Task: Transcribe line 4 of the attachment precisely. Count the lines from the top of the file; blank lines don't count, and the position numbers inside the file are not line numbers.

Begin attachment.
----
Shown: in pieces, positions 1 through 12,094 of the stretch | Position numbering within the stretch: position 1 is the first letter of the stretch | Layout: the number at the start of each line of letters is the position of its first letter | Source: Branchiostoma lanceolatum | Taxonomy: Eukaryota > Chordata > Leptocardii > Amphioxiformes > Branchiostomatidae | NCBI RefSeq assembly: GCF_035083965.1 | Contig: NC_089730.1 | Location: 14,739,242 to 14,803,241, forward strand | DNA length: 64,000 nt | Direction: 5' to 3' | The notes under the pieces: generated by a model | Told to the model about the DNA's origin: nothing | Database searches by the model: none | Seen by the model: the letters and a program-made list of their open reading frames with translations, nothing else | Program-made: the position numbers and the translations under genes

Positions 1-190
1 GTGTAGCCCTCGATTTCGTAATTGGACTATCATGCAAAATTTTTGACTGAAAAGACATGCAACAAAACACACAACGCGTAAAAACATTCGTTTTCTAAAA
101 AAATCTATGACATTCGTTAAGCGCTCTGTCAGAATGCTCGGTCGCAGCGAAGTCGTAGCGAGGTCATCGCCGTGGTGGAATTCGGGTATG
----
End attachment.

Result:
101 AAATCTATGACATTCGTTAAGCGCTCTGTCAGAATGCTCGGTCGCAGCGAAGTCGTAGCGAGGTCATCGCCGTGGTGGAATTCGGGTATG